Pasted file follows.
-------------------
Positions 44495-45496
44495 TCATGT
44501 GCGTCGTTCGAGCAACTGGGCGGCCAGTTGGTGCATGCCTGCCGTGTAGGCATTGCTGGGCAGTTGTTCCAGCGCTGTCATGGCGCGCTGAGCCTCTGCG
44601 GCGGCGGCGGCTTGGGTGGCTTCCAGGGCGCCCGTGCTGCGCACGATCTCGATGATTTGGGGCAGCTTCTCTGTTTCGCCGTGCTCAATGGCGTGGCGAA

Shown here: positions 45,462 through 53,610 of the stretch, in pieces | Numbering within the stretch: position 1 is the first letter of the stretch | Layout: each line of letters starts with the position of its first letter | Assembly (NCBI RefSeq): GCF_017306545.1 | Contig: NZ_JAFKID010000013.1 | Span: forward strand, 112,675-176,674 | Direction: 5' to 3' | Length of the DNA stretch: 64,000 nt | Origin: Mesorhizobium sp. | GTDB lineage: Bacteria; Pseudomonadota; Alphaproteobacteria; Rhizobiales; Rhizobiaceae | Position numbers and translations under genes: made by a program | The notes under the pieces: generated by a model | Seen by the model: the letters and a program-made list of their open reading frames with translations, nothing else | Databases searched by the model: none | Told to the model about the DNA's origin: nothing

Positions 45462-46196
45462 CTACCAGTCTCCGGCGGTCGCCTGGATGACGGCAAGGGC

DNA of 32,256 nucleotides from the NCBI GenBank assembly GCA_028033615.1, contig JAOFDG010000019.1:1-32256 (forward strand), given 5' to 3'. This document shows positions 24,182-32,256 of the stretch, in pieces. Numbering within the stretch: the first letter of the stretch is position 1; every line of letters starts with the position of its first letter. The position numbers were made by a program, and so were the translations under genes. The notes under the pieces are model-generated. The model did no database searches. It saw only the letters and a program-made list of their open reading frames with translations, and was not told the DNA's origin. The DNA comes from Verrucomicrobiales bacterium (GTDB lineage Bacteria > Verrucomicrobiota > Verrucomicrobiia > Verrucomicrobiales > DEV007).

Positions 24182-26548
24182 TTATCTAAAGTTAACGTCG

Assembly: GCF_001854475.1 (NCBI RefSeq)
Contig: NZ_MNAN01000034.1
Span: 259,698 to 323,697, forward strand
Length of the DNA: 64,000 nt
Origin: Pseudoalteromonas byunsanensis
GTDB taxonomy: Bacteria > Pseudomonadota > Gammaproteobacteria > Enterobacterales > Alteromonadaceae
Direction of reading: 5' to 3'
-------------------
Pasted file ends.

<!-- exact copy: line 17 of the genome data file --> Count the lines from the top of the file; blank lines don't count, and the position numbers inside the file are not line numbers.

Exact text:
Direction of reading: 5' to 3'